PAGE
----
The California condor is a New World vulture, and the largest North American land bird. It is one of the world’s longest-living birds, with a lifespan of up to 60 years. Condor numbers dramatically declined in the 20th century due to poaching, lead poisoning, and habitat destruction. As of 2019 there are 518 California condors living wild or in captivity.
About California condor in brief
The California condor is a New World vulture, and the largest North American land bird. It is one of the world’s longest-living birds, with a lifespan of up to 60 years. Condor numbers dramatically declined in the 20th century due to poaching, lead poisoning, and habitat destruction. It became extinct in the wild in 1987, but has since been reintroduced to northern Arizona and southern Utah. As of 2019 there are 518 California condors living wild or in captivity. The species is listed by the IUCN as critically endangered. It was originally classified in the same genus as the Andean condor, but due to its slightly different markings, slightly longer wings, and tendency to kill small animals to eat, it has now been placed in its own monotypic genus, Gymnogyps. The condor was described by English naturalist George Shaw in 1797 as Vultur californianus; Archibald Menzies collected the type specimen \”from the coast of California\” during the Vancouver expedition. The word condor itself is derived from the Quechua word kuntur. The exact taxonomic placement of the California condor and the other six species of New world vultures remains unclear. The genus Gymngyps is an example of a relict distribution. During the Pleistocene epoch, this genus was widespread across the Americas. However, there is a palosubspecies that is sometimes regarded as a paloosub species. It may even have been derived from a founder population of the species.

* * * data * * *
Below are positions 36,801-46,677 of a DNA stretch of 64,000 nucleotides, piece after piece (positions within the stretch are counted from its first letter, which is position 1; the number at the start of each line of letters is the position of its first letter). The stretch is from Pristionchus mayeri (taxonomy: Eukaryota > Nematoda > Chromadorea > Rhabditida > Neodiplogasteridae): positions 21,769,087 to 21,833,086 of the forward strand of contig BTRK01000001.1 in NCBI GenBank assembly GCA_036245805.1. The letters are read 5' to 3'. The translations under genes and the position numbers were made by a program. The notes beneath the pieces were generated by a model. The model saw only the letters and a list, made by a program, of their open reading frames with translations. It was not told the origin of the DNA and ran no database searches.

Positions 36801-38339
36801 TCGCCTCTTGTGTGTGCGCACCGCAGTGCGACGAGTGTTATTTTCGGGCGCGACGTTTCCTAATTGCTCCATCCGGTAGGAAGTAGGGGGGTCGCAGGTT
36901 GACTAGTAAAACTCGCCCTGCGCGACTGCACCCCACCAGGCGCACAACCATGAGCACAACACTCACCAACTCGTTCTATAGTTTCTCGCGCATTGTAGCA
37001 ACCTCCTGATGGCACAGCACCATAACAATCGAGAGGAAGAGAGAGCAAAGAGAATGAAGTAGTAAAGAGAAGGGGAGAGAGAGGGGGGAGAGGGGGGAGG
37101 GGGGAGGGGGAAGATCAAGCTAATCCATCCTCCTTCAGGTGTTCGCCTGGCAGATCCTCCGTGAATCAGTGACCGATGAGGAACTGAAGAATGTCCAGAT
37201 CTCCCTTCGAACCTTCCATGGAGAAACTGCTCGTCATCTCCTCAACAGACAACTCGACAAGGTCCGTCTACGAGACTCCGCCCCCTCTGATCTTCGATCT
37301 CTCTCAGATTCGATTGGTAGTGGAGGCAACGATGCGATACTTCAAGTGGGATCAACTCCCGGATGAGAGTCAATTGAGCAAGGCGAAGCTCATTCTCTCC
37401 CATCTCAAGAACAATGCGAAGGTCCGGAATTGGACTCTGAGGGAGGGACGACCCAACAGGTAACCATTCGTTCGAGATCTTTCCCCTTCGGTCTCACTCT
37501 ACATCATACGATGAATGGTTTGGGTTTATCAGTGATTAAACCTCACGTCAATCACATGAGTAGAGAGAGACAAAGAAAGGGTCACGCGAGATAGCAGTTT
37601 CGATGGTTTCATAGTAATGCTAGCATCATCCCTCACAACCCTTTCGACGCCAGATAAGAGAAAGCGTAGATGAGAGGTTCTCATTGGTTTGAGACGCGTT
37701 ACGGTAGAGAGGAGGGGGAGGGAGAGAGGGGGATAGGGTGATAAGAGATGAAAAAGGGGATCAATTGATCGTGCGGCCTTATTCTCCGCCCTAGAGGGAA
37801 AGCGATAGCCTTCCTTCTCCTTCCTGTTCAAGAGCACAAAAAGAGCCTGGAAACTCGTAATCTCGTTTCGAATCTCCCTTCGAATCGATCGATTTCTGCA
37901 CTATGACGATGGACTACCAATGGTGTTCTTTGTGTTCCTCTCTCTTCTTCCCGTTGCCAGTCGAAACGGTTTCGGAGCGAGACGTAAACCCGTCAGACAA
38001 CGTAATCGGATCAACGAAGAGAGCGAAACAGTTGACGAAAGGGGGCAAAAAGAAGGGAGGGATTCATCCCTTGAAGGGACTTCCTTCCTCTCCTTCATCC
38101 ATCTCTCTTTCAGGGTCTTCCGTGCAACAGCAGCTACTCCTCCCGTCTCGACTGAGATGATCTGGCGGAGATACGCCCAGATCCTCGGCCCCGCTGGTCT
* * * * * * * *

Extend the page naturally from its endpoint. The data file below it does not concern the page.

The only surviving member of Gymnogryps is the sole member of the Gymnogsryps ampeosplus ampeo. It has been described as either a chronospecies or a separate species over much of the Late Pleastocene period. The last known sighting of this species was in Cuba in the late 1960s. A condor found in Cuba was initially described as Antillovultus varonai but has been recognized as another member of Gymnogaryps varonianus ampeonai. It’s unclear how how the two species are related. Some earlier authorities suggest that the New World Vultures are more closely related to storks, or place them in their own order, Cathartiformes. More recent authorities maintain their overall position in the order Falconiformes along with the Old World vulture. The South American Classification Committee has removed the New. World vULTures from Ciconiiformes and instead placed them in Incertae sedis, but notes that a move to Falconiforms or Cathartsiformes is possible. The New World. vultured evolved from a different ancestor in a different part of the. world. The species was first discovered in the early 1800s in the coastal mountains of central and southern California, and northern Baja California. Its 3. 0 m wingspan is the widest of any North American bird, and its weight of 12 kg nearly equals that of the trumpeter swan.